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Episode 5: The Aging Brain - Alzheimer's Vaccine

Illustration of brain

It takes decades for the plaques and tangles to move through the hippocampus and the amygdala and ultimately take over the Alzheimer's brain. The parts of brain in charge of motor functions such as the midbrain and cerebellum are affected gradually.

Battling Inflammation

Other researchers are pursuing the implications of some interesting findings from population studies: that people who take high doses of anti-inflammatory drugs, and women who take estrogen, develop Alzheimer's at a lower-than-expected rate. Some researchers now believe that brain inflammation may play a part in the development of Alzheimer's, and are investigating whether anti-inflammatories and estrogen (which has an anti-inflammatory effect on nerve cells) can be used to prevent or delay Alzheimer's.

Others are investigating the effect of diet, specifically of restricting calories, since calorie restriction may also prevent brain inflammation and perhaps therefore the development of Alzheimer's.

Increasing Supplies of a Chemical Messenger

One significant cause of Alzheimer's symptoms is the fact that, as the disease progresses, it destroys the brain's ability to produce an important chemical messenger called acetylcholine. The medications that are already in use to treat Alzheimer's symptoms, mentioned above, all work by blocking an enzyme that breaks down acetylcholine, thus preserving more for the brain to use. Some researchers are now focusing on tackling the shortage from a different angle, by increasing production of acetylcholine.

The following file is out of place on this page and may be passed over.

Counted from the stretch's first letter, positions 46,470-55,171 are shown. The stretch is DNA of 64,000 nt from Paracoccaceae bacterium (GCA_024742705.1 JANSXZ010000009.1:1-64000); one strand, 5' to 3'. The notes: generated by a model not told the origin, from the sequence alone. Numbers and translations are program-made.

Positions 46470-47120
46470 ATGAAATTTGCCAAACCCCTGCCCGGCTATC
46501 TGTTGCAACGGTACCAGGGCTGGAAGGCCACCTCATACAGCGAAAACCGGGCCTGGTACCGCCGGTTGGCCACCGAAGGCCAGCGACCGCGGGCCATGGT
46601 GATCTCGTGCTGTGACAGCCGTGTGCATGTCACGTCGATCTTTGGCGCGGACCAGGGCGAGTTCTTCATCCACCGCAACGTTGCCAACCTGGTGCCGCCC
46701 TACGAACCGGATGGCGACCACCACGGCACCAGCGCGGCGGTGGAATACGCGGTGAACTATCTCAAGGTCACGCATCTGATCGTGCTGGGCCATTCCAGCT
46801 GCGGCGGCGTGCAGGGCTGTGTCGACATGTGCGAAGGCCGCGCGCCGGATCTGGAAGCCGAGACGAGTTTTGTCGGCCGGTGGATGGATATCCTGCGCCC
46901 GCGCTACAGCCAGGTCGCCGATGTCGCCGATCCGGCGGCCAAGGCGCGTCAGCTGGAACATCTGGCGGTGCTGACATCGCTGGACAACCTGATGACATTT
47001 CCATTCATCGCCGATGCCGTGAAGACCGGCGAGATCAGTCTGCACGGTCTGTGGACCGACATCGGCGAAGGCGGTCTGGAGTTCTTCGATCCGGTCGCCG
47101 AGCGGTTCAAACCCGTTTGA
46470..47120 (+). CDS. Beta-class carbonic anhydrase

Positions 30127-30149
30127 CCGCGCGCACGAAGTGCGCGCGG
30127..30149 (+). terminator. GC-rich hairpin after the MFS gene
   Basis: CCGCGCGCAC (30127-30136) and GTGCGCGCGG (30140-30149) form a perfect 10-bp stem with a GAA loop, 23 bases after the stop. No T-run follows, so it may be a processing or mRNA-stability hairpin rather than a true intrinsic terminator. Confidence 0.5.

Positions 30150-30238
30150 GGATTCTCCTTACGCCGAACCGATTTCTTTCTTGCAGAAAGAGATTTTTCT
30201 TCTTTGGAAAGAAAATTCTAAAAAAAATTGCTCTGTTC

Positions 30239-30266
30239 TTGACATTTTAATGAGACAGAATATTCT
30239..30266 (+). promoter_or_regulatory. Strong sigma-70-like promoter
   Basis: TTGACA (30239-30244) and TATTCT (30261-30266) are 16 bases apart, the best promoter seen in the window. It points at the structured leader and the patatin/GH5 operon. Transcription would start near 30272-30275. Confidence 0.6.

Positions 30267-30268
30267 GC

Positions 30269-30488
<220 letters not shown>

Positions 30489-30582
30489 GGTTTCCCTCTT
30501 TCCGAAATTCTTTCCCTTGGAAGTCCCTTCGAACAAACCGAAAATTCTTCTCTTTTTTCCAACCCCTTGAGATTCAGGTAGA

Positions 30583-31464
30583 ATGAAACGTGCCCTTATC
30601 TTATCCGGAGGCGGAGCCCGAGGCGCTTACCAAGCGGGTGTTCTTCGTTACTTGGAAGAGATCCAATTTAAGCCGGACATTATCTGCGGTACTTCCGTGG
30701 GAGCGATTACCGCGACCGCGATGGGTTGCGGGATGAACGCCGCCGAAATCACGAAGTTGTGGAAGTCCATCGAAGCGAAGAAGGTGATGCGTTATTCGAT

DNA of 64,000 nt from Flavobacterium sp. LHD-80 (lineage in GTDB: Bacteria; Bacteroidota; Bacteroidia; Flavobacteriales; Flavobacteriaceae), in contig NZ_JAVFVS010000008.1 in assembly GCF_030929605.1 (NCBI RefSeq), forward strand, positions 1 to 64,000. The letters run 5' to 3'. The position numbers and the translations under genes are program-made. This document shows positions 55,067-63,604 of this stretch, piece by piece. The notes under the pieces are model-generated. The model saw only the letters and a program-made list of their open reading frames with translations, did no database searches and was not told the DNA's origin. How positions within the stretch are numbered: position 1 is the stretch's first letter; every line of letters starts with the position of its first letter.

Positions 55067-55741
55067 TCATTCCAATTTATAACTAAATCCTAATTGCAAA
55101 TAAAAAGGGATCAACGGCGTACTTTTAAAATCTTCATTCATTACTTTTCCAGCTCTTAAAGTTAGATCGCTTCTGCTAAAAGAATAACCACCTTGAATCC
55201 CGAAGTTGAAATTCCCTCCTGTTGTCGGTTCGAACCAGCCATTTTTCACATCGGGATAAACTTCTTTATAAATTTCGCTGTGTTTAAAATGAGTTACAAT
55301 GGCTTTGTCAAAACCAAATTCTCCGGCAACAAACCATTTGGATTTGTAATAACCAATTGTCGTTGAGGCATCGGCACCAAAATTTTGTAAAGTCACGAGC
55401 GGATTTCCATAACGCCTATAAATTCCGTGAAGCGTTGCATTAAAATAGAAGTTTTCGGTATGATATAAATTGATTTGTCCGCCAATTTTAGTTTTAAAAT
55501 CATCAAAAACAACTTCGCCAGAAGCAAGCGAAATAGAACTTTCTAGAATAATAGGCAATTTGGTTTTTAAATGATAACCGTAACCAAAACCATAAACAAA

A Cholesterol Connection?

Still other researchers are testing the idea, gleaned from some population and animal studies, that cholesterol may play a role in Alzheimer's development. In 2002, there will be a large trial to see if taking cholesterol-lowering statin drugs can slow down the progression of clinical signs of the disease in patients with mild to moderate Alzheimer's.

The above are only some of a wealth of different avenues in research to prevent and/or treat Alzheimer's. Bill Thies of the Alzheimer's Association summed up the held-breath quality of this moment in time: "Waiting for the results of all these trials going on right now is like being a mother hen sitting on a bunch of eggs, waiting for the first beak to pop out."

1. Shenk, David. The Forgetting: Alzheimer's: Portrait of an Epidemic. New York: Doubleday, 2001.

2. Cooney, Eleanor. "Death in Slow Motion: A Descent into Alzheimer's." Harper's Magazine 30, no. 1817 (October 2001): 43-58.

Written by Sue-Young Wilson.

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